The Wyoming Senate defeated a bill on Friday that would have prohibited people from being discriminated against based on whether they have received the coronavirus vaccine.
Senate File 1003 would have prohibited using a person’s vaccination status to bar them from receiving public benefits, services or educational opportunities or from accessing areas otherwise open to the public. The bill was defeated by a vote of 13-15 in its third and final reading in the Senate.
The bill was one of three still being considered by legislators in the special session called to chart Wyoming’s response to a federal vaccine mandate proposed by the administration of President Joe Biden. The mandate would apply to federal employees, health care workers and workers at companies employing more than 100.
Rep. Charles Scott, R-Casper, spoke against the bill Friday, expressing concern about its implications for those trying to prevent the spread of coronavirus.
“What I’m afraid we’re going to do with this bill, and with some of the others, is to put something into law that prevents some of the efforts to be sensible in trying to deal with what really is a deadly disease,” he said. “I think we would have been better served maybe to deal with some of these issues in our next regular budget session when we would have what the federal government is doing right in front of us and know what problems they might occur.”
The bill was killed despite arguments by supporters that the state needs to take some steps against overreach by the federal government.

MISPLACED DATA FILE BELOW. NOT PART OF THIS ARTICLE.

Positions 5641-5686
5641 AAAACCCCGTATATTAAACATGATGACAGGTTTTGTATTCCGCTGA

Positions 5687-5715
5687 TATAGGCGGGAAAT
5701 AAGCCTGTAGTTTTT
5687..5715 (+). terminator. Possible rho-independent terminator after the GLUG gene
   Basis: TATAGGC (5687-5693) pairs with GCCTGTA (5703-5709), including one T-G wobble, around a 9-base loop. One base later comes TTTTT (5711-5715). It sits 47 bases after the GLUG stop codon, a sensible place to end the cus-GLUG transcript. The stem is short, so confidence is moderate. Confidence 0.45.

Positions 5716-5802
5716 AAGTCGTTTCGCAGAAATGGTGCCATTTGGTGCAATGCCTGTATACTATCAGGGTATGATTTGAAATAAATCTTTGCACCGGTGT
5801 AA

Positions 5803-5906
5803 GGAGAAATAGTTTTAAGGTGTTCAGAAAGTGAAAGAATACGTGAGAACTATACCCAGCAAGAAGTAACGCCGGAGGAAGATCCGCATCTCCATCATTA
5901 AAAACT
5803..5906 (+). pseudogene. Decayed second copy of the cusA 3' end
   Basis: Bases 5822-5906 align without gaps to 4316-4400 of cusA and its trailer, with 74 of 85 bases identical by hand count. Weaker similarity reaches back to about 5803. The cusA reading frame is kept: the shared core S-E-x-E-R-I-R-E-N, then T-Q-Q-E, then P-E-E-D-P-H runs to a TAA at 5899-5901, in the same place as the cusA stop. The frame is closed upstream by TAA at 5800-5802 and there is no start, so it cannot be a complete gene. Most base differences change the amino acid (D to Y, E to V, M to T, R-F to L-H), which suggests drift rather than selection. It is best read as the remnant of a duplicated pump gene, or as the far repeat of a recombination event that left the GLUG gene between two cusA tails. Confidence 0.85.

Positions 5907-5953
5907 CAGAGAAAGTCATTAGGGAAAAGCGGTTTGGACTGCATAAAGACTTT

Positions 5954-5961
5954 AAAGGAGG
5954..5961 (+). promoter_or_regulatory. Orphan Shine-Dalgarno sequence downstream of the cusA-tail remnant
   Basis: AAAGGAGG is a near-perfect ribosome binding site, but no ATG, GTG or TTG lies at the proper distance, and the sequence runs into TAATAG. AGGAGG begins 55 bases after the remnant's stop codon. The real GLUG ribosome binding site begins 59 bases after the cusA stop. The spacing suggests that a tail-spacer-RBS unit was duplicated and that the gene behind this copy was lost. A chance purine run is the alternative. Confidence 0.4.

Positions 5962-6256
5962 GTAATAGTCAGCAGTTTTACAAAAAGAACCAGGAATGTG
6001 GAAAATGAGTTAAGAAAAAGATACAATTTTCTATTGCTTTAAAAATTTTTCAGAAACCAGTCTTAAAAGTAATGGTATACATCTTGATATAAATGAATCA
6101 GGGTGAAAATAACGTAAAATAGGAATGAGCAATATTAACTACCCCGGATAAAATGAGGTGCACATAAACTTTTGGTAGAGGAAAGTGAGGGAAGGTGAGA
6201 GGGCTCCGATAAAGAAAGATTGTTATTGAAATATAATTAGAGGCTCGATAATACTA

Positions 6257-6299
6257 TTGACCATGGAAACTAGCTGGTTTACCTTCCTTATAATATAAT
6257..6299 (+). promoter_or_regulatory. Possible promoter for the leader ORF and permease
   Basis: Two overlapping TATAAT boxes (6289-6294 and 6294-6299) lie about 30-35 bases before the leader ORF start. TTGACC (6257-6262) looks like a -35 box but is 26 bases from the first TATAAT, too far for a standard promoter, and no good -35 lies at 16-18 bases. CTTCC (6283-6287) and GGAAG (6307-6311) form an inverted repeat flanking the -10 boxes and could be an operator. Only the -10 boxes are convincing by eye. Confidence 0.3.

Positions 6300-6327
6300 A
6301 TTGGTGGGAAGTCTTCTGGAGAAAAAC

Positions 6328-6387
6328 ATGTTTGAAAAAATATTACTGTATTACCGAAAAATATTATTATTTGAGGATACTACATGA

Sen. Ed Cooper, R-Ten Sleep, recalled a time he was in Baltics and saw soldiers enforcing the “lack of personal freedoms” by demanding to see identification papers carried by citizens. SF1003, Cooper said, was designed to prevent such developments in Wyoming.
“It is about passports, it’s about personal freedoms and it’s about where this country is headed if we don’t stop,” Cooper said. “We have to stand up at some point and draw that line in the sand.”
Sen. Tim Salazar, R-Riverton, said the situation with the vaccine mandate came down to a person choosing between a “forced vaccination” or putting food on the table, noting that many of his constituents have called to tell them they would be out of a job Monday due to their refusal to get a COVID vaccine.
Banner Health, which runs several health care facilities in Wyoming, has ordered its employees to get the vaccine by Nov. 1 in order to keep their jobs.
While Salazar expressed some concern about the bill, he voted in support of it.
Sen. Cale Case, R-Lander, pointed out that there is a big difference between discriminating against someone for their sex, religion or race compared to their vaccination status.
“We’ve morally agreed that we shouldn’t discriminate on the basis of color or race, we’ve come to that agreement there is not a downside,” he said. “There very much is a downside with respect to vaccination status.”